In addition to the extras looking “like they come from countless eras, from every possible country,” the team of androids is uniquely diverse, with “Zhora look[ing] ready for an S&M party,” “Pris look[ing] like a cross between a New Wave punk and a hooker on New York’s 8th Avenue,” and Rachel sporting a “stunning black suit, with each stripe consisting of a separate piece of silk, and with the wide shoulders and trim waist… appropriate for heroines of forties film noir.” She’s a gorgeous sight to behold, with “her hair tied back, dark brows and eyeshadow, watery eyes, red lips, perfect skin, and swirling cigarette smoke serving as a veil”; she is indeed “like those mysterious movie heroines who… were either completely honest and loyal or ‘inhuman,’ with blood that ran ice cold.”

Meanwhile, “Deckard may have a futuristic job — blade runner — but he is the classic disillusioned, morally ambivalent detective hero, complete with hard-boiled narration” (thankfully removed from later releases). Peary spends additional time in his Cult Movies essay discussing the controversy over how “human” the androids are, asserting his view that “it was by intention that the replicants were more human than Deckard,” and that it’s “through his interactions with the super-sophisticated, lifelike replicants during the course of the film that he regains his emotions.”

[Speaking of Deckard’s “humanness,” director Scott pissed off plenty of viewers by making claims about his status which many feel are unwarranted and illogical. Feel free to enter that foray at your own peril.]

Peary points out, too, that “Blade Runner deals with the arrogance of the rich, who would literally trash their home world, turn it into a barely habitable ghetto, and simply fly away to the off-colony suburbs and leave their mess for the poor.” (Sound like anything certain folks may be doing currently???) He adds, “like those who settled earth’s New World [sic] in the seventeenth century, they expect slave labor,” a “gap filled by replicants… who are considered less valuable than animals, have no legal rights… and are not built to last.” As he writes, “Man is so arrogant that he would create these genetically human androids, give them more intelligence and athletic proficiency than humans and the ability to develop the exact emotions of man, yet still consider himself superior to them.”


Finally, Peary reminds us that despite its status as a “heavy metal comic strip,” some of “the best scenes in Blade Runner are… slow and overwhelmingly sad: In Deckard’s apartment, teary-eyed Rachael, having learned her own photos are counterfeit, looks at Deckard’s collection and wonders if they’re real”:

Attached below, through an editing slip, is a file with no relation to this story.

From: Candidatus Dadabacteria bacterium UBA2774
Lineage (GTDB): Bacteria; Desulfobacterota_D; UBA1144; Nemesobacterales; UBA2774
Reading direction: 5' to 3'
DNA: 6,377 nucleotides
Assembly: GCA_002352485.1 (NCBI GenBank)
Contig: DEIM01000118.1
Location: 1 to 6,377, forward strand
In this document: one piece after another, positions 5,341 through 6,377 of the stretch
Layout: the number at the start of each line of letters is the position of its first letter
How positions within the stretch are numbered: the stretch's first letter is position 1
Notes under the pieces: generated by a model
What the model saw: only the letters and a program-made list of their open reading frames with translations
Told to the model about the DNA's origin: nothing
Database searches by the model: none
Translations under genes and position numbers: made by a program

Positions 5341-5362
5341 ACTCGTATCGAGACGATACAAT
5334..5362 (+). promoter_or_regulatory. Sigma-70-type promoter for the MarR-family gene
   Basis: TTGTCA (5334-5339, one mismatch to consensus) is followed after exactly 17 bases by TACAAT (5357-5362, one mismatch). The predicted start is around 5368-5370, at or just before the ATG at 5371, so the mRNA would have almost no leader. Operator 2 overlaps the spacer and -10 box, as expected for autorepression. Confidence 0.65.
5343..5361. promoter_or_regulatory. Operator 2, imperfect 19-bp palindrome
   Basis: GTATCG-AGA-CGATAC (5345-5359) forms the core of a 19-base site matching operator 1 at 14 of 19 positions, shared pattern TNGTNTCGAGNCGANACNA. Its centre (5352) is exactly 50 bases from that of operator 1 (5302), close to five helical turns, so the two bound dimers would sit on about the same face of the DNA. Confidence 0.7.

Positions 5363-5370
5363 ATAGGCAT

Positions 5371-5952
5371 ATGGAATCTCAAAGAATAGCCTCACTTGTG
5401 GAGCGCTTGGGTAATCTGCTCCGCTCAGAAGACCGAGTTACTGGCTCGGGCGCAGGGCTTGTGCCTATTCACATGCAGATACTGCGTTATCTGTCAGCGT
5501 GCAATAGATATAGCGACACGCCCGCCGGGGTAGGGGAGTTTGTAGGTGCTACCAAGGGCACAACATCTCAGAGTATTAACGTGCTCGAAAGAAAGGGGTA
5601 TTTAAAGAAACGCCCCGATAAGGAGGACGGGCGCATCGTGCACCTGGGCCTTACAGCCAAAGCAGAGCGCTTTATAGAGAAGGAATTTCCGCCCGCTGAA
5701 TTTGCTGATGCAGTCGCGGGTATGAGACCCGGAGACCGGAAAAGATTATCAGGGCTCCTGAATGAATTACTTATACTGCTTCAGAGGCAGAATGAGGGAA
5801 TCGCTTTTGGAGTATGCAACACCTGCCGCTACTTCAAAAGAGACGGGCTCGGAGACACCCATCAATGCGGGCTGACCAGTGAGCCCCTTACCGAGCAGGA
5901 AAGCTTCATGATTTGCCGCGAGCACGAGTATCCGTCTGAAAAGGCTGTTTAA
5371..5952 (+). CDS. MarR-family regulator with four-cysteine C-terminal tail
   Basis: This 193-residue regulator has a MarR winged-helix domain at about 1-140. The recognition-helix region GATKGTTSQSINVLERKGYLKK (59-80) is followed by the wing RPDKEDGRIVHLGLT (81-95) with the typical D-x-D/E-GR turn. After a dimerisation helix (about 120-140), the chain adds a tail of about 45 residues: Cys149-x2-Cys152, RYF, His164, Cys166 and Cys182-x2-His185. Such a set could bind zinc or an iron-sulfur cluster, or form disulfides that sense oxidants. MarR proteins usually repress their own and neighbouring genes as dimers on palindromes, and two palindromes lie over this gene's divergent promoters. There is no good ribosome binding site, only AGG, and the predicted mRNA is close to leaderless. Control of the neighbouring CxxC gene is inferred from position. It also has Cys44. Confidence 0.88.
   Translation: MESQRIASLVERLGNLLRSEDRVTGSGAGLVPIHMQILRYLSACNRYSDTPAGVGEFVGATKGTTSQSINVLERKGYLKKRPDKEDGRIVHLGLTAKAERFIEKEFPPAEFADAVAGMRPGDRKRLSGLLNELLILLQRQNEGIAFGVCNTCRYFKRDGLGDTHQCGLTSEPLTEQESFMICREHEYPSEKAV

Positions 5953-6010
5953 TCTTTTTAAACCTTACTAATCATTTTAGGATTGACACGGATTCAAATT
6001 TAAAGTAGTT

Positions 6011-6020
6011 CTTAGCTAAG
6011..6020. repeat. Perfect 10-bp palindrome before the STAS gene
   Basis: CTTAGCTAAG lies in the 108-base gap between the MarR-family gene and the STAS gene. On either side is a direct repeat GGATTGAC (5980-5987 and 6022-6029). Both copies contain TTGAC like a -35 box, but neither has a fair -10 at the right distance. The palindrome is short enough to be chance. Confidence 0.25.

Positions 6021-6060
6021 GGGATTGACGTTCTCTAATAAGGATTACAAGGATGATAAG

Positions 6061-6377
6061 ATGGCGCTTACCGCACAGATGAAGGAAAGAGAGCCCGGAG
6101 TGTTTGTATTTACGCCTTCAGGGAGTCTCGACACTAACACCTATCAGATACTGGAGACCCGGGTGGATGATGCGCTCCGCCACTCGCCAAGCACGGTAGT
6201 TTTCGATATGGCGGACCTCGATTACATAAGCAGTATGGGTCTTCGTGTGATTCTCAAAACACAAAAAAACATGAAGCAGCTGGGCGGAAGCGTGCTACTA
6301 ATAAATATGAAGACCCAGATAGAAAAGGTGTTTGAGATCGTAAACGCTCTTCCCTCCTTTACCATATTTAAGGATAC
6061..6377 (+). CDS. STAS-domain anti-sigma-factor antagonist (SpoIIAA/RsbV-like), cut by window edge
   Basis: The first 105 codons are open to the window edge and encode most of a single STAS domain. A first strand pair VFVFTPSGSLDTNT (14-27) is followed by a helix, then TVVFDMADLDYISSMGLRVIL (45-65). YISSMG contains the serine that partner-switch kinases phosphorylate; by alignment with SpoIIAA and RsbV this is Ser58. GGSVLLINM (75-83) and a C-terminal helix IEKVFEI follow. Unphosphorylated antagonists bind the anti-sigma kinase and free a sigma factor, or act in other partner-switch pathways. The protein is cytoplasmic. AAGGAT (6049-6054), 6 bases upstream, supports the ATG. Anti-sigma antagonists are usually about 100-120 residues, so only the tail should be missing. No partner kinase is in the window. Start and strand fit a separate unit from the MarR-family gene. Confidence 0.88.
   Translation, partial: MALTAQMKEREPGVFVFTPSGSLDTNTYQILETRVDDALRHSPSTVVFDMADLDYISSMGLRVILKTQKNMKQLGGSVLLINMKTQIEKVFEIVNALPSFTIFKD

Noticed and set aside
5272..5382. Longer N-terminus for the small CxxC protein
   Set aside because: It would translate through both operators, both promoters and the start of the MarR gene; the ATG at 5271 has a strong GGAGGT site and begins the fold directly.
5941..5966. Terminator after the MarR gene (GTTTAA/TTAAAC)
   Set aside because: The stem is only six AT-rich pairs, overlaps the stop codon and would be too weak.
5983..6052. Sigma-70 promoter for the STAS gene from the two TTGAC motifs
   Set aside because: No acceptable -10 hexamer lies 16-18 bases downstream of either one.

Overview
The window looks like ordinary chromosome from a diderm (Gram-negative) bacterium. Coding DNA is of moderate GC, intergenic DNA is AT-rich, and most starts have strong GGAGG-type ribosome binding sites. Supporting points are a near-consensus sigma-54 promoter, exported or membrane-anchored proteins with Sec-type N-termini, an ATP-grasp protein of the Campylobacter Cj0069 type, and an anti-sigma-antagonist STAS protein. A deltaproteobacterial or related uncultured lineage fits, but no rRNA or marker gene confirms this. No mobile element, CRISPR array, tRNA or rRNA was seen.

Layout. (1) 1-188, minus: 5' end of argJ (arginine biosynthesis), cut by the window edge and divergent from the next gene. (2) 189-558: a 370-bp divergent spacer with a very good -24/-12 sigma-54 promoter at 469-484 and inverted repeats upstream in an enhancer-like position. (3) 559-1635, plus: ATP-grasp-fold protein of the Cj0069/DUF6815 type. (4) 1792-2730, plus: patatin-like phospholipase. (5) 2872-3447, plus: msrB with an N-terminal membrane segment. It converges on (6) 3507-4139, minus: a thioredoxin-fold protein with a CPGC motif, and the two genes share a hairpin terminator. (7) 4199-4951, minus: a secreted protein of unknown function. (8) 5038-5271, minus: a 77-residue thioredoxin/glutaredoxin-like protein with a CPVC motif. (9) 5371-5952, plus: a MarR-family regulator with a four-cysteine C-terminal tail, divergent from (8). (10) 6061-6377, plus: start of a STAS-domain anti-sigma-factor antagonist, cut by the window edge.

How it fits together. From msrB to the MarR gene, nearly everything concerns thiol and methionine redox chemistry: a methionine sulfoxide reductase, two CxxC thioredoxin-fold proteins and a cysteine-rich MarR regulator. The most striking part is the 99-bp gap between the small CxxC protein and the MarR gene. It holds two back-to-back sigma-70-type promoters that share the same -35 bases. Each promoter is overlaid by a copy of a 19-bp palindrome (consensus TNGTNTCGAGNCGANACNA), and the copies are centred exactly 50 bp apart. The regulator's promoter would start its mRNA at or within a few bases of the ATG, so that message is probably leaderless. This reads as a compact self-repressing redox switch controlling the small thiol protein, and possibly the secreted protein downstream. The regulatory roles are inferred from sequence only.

… and “she sees if she can really play the piano… or if she previously played only in false memories.”

He writes that “these scenes create instant nostalgia,” and represent “how important… memories (even fake ones) [are] and how vacant [our] lives [are] without them.” Interestingly, Peary doesn’t comment on the romance between Deckard and Rachael, which some argue feels perfunctory and devoid of chemistry, but is distressing to me given how casually Deckard bullies her into lovemaking.

With all of this said, there’s one more highly significant element of the movie to point out: Vangelis’s incomparable score. It really is difficult to imagine the film without it. A combination of elements — ranging from the score to the cinematography and production design to the unsettling storyline — make this a cult classic worth visiting at least once, and probably more often.

Notable Performances, Qualities, and Moments:

  • Fine performances by the entire cast — especially Rutger Hauer as Batty
  • Jordan Cronenweth’s cinematography
  • Incredible production design and special effects

  • Vangelis’s haunting score

Must See?
Yes, as a cult and genuine sci-fi classic. Nominated as one of the Best Pictures of the Year in Peary’s Alternate Oscars.


  • Cult Movie
  • Genuine Classic

(Listed in 1001 Movies You Must See Before You Die)


2 thoughts on “Blade Runner (1982)

  1. This has been my favourite film since I first saw it on VHS around 1985-86. Over the years I’ve seen it several times on the big screen with a 70mm screening on the Bradford UK IMAX screen being the most overwhelming. A must.

  2. A no-brainer must-see that holds up well on repeat viewings.

    This book-to-screen adaptation reminds me of the one made from Highsmith’s ‘Strangers on a Train’, in the sense that the original story is different (in significant ways) from the film yet both versions can be appreciated in their own way – and the film versions remain quite true to the spirit of the original author’s work.

    To back that up, here’s a link to my review of Philip K. Dick’s ‘Do Androids Dream of Electric Sheep?’: